James Fairclough returns to Gladstone as the defending Four-In-Hand Champion, but with a new team. One of the United States’ top drivers, he has represented this country at Four-In-Hand and Pairs Championships since 1980, and has won numerous USET Championships in both divisions. He was a member of the Gold Medal Team at the 1991 World Pairs Championship in Zwettl, Austria, where he was the highest-placed American, finishing fourth. Fairclough and his wife Robin, a noted hunter/jumper trainer, own and operate Top Brass Farm in Newton, New Jersey. Equisearch.com visited with the driver shortly before the Festival.
Q: How did you get involved in driving? What sparked your interest?
A: I used to ride ponies, then hunters and jumpers, though not very successfully. My family always had driving horses and carriages. I grew up in Ridgewood, New Jersey, and my father’s farm was nearby in Newton. I jumped from driving a single to a four-in-hand by the time I was twelve. I suppose you could say that it’s in my blood.
Q: Tell me a bit about your newest team.
A: I have five Swedish horses and one Holsteiner. Three of the horses of this team have been together before, competing at the World Games. They have been ready to go, but I had to postpone competing because of my rotator cuff surgery. Todd Nichols helped out keeping them fit.
Q: How will your injury effect your plan going into the Festival of Champions?
A: I am going to give it a try for the Festival, but if it is too sore during the marathon, then I will pull out. I can’t sit still for that long, so I am anxious to compete. In addition, it is an important school for the team and myself because I feel that it is important to get to know them before the selection trials in the fall.
Q: What do you feel will be your strengths and challenges for the Festival?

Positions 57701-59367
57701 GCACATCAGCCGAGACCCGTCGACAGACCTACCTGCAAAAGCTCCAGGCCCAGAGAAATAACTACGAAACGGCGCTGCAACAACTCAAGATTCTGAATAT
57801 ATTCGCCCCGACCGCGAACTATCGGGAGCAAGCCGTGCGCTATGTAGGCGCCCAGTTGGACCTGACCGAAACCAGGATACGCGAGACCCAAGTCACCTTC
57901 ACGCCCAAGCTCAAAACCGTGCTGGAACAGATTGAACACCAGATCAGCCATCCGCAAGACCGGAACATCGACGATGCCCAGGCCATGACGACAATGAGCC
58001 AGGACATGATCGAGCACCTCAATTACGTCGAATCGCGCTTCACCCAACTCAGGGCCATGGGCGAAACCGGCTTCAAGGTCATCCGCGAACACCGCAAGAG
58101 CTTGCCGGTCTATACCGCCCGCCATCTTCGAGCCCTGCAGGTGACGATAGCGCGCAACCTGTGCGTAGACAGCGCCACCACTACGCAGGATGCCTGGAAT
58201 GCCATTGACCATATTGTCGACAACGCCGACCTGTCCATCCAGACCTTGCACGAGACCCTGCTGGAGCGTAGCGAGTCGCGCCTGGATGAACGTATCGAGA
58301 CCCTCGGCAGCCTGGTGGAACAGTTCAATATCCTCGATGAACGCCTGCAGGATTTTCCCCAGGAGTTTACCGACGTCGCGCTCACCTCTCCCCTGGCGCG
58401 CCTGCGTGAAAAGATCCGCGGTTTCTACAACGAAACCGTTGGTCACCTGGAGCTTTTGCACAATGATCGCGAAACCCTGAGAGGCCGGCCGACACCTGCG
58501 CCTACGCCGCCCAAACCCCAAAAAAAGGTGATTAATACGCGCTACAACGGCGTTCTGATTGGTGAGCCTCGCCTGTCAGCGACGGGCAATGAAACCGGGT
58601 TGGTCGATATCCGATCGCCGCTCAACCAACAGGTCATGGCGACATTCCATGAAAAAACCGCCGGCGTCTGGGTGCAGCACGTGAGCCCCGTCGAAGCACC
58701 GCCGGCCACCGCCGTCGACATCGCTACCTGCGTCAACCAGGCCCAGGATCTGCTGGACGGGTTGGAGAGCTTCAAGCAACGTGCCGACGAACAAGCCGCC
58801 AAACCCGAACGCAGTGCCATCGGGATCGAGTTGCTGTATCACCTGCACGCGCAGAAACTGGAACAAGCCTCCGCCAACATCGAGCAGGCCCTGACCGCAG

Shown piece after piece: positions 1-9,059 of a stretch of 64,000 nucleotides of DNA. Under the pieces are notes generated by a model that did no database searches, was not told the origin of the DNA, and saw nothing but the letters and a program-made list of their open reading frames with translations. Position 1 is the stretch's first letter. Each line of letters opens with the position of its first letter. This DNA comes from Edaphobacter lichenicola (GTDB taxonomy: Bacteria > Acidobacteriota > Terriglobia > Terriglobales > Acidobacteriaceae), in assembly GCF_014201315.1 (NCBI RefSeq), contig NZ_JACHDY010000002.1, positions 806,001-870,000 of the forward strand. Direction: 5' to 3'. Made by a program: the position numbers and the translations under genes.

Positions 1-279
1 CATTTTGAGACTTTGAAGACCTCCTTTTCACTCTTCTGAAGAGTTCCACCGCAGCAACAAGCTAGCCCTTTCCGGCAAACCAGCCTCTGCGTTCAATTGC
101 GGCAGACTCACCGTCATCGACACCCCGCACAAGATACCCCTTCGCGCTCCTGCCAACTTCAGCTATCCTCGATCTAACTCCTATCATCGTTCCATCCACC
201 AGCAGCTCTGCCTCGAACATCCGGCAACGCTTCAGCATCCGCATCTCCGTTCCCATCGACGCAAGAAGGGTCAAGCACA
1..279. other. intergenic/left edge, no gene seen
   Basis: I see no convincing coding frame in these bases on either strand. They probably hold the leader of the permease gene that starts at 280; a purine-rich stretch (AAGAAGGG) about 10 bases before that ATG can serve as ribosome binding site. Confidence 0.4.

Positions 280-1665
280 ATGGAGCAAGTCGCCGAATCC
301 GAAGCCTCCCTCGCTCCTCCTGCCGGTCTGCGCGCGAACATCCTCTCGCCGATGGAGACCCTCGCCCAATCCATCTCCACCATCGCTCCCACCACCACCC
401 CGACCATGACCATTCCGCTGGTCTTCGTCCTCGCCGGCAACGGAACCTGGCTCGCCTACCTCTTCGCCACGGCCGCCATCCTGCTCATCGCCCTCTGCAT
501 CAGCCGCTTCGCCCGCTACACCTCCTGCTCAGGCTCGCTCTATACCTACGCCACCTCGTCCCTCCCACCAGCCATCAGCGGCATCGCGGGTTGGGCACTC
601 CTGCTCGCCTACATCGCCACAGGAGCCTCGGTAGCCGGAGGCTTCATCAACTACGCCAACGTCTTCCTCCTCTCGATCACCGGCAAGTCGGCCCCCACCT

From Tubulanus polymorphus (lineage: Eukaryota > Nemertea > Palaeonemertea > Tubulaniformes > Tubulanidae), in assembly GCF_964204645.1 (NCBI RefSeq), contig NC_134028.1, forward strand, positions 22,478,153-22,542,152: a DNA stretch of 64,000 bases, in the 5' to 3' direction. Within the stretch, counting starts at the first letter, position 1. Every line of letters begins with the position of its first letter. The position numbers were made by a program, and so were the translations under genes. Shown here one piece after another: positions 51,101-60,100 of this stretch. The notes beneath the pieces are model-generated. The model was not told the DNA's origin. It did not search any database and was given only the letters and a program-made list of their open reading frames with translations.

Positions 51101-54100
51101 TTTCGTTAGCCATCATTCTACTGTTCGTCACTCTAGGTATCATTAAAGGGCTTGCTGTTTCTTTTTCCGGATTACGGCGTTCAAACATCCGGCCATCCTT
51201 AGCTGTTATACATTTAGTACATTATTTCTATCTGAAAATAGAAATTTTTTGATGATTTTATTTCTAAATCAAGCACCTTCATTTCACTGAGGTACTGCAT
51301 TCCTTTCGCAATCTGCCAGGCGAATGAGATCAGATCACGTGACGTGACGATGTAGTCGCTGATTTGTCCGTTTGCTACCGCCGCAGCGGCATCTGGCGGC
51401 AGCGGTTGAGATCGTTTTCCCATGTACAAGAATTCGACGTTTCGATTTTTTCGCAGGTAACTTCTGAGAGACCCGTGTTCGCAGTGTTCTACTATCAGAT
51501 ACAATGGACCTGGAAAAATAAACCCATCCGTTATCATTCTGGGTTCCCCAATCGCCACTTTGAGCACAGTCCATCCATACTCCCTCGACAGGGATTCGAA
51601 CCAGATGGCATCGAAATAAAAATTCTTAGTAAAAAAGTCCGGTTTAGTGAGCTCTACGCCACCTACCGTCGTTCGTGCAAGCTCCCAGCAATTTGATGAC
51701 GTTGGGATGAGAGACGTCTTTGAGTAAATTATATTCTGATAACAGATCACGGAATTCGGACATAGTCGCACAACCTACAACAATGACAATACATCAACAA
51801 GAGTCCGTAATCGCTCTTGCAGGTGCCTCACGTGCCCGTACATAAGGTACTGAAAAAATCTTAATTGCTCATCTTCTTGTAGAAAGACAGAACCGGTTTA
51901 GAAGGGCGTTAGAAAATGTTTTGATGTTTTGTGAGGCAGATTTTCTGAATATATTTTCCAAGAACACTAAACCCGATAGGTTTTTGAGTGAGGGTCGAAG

A: I am looking forward to the dressage — it is this team’s strong point. And the marathon hasn’t been terribly strong, but it will be a learning experience, certainly getting back into the rough.
Q: What is your favorite aspect of the sport?
A: Training. I find it to be very rewarding because it is quite tough to get a team working and have it all come together. It takes a lot, but I love all elements. The dressage lends itself for the marathon, the cones can be trying, and each has its strength. The marathon is fun and gets the adrenaline pumping, and the dressage is just brilliant — no favorite!
Q: Tell me a little about your training regime, if you don’t mind divulging your winning secrets.
A: A great deal of fitness is involved. I usually put in one tough day per week, including hill sprints or some strenuous activity. We ride up hills one to two days and I like to get in two days of two or two and a half hours of walking. We work on dressage on the days in between. I feel that working the horses everyday with the heavy carriage is too much wear and tear, so I prefer to ride as part of a cross-training program.
Q: Your wife runs a hunters and jumpers out of your barn. How does that work?
A: I try to support her, and watch her grand prix classes at the bigger shows, as well as watch my son ride his junior jumper. My wife also tries to attend my driving competitions.
Q: What do you consider to be your greatest accomplishment?
A: Well, of course, the team gold medal was quite a thrill. I seem to have had more success with pairs lately, and I had a team last year that was entirely new and in their first season who finished quite strong. For me that is a great success.
Q: When you’re not competing or training, what activities do you enjoy?
A: I love working on the farm, climbing on a tractor. I also love to ski. I enjoyed it throughout college and try to sneak away to ski now.
Q: How many competitions do you attend per year? How far must you travel for most of them?
A: Last year I went on a whirlwind, appearing in Aiken, Florida, North Carolina, Canada, Germany, Sweden, back to Germany, Fair Hill (U.S.), and then back to Canada for indoors. So, I suppose you could say I travel quite a bit.
Q: Driving seems to be gaining popularity. What do you see in the future for the sport?
A: While I don’t see any hope for Olympic aspirations, the sport is changing and the change is positive. The indoors in Canada are beginning a World Cup of driving competition. The marathons are becoming shorter, encouraging spectators. It is becoming better for the public to watch while simultaneously improving the sport for competitors, no longer driving horses into the ground (excuse the pun) with grueling marathons. The horses are fresher and the public may be a part of it. America has the chance for an extremely strong team. There are several excellent drivers and talented teams.
Q: What do you see five to ten years down the road? What are your long term goals and plans?
A: Last year marked my twentieth year of international competition. And I am looking forward to the future World Games in Spain. Perhaps at thirty years I’ll re-evaluate, but for now, I am anxious to debut my team!–Katie Cooper